A New Tool to Improve Communication Between Hidradenitis Suppurativa Patients and Health Care Providers

Melissa P. Zundell, Joseph F. Merola, Alice B. Gottlieb

Research output: Contribution to journalArticlepeer-review

Abstract

Background: Hidradenitis suppurativa (HS) patients tend to experience diagnosis delay, misdiagnosis, and embarrassment due to their condition. To address these issues, the International Dermatology Outcome Measure (IDEOM) HS Workgroup collaborated with patients to modify an existing Novartis questionnaire to better suit the needs of HS patients. This quality improvement project aimed to use the resulting Shine a Light on HS as Modified by the IDEOM HS Workgroup Questionnaire to enhance communication between HS patients and providers, improve clinical experience for HS patients, and gather relevant demographic data. Method: Patients with HS presenting to Mount Sinai Union Square over a 9-month long period were invited to complete the Shine a Light on HS as Modified by the IDEOM HS Workgroup Questionnaire before seeing their providers. After the visit, patients rated their overall clinical experience and the helpfulness of the survey on a 5-point scale. Results: The analysis cohort (n=30) consisted of a racially and ethnically diverse patient population. On a scale of 0-4, the mean helpfulness rating was 3.1 (SD=1), and the mean clinical experience rating was 3.5 (SD=0.78). There was a positive correlation between survey helpfulness and overall clinical experience and a moderately strong relationship by linear regression analysis (r=0.73, R2=0.53). 80% reported frequent flares, 54% reported >10 years of symptoms, and the most commonly affected areas were the axillae, gluteal cleft, groin, and inguinocrural folds. The mean pain rating was Do8Not out of Copy 10 (SD=2.55, Var=6.5). The majority of patients reported scars, tunnels, open wounds, ER/Urgent Care visits, inflammatory Penalties skin symptoms, Apply and systemic symptoms. 39% had a positive HS family history. Biologics were the least common previous treatment reported (43%). Emotional burden was reported by nearly all patients, and comorbidities included depression, heart disease, arthritis, polycystic ovary syndrome (PCOS), diabetes, and irritable bowel disease (IBD). Conclusion: The Shine a Light on HS as Modified by the IDEOM HS Workgroup Questionnaire was successful in improving HS patient-provider conversations, enhancing the overall clinical experience for HS patients, and collecting insightful demographic data. Healthcare providers should consider incorporating the questionnaire as part of their routine care for HS to enhance clinical discussion and improve outcomes for patients.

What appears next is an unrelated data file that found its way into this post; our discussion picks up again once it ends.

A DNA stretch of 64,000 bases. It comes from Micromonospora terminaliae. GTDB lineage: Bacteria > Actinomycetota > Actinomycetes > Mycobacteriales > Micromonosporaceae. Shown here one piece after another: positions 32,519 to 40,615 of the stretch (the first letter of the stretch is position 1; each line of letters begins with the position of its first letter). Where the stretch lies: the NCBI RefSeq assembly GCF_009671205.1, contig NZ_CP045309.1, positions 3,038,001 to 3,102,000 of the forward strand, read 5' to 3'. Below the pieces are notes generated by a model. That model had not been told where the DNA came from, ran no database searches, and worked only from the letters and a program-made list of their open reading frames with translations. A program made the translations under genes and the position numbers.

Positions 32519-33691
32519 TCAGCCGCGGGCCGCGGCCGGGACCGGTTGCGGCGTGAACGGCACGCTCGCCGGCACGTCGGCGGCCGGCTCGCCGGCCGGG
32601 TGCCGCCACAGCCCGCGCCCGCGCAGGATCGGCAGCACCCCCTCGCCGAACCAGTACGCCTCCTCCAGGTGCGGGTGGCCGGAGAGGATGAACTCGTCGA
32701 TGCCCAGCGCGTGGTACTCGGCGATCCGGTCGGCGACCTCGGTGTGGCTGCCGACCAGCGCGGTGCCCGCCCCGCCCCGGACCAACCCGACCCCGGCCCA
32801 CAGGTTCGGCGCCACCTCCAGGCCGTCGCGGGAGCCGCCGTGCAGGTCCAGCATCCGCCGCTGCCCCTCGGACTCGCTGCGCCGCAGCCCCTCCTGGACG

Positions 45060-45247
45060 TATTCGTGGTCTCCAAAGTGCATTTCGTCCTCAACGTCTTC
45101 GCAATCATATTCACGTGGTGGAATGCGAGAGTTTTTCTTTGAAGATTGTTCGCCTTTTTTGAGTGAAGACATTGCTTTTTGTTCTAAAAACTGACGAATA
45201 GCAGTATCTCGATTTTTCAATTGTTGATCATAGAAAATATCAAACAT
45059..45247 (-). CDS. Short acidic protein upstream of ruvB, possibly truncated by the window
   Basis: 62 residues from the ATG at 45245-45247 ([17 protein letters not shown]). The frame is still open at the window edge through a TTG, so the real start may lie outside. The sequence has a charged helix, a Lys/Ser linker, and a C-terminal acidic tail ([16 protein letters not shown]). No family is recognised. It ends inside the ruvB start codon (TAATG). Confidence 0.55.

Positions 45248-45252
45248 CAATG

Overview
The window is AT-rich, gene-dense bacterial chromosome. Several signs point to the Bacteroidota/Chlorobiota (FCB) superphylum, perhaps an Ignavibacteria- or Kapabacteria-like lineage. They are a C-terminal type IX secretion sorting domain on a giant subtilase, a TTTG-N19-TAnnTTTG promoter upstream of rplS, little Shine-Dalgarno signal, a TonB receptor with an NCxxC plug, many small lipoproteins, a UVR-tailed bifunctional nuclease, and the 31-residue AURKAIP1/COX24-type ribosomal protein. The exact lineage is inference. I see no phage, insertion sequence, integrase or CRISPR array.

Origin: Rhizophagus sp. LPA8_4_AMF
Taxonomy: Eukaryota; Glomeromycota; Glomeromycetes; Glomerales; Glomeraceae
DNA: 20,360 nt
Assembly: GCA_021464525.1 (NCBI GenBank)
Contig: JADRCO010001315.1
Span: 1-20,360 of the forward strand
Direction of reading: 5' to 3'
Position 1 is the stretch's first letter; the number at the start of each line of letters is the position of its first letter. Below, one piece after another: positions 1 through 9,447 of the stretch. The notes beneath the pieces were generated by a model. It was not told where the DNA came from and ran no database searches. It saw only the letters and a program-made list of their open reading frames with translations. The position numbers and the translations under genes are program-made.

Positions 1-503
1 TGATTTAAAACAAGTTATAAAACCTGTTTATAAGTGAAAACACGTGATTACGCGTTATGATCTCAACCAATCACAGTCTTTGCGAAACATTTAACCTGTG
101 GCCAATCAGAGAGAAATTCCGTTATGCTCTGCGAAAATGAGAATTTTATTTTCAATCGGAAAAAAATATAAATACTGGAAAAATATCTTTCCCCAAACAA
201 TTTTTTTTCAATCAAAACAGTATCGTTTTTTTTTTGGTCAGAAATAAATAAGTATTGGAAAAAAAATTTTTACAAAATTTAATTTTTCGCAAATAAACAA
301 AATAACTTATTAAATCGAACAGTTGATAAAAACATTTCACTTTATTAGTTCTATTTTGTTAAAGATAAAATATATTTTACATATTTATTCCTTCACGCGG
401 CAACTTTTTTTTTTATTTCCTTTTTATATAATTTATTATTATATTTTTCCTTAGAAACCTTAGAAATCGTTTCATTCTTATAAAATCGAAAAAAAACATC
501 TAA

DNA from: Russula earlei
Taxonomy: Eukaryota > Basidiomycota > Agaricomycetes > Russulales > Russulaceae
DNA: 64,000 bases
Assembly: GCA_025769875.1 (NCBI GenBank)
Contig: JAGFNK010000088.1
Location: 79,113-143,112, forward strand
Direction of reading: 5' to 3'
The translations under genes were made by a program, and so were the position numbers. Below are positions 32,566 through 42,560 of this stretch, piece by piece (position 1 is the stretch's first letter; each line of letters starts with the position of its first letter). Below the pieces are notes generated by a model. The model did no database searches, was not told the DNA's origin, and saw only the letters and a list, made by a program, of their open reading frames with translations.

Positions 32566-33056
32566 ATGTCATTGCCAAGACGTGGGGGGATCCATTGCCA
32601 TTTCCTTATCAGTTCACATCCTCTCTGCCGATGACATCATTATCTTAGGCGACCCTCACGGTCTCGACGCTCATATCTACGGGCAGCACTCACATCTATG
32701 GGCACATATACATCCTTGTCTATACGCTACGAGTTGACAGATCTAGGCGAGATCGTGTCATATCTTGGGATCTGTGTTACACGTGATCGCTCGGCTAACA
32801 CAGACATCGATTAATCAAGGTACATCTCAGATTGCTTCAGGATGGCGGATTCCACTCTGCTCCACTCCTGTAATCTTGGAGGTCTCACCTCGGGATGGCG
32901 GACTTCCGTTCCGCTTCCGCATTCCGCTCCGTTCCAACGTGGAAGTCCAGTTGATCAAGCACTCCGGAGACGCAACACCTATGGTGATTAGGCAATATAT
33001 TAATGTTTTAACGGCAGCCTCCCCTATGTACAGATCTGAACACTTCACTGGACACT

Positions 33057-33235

Original languageEnglish
Pages (from-to)105-109
Number of pages5
JournalJournal of Drugs in Dermatology
Volume23
Issue number2
DOIs
StatePublished - Feb 2024

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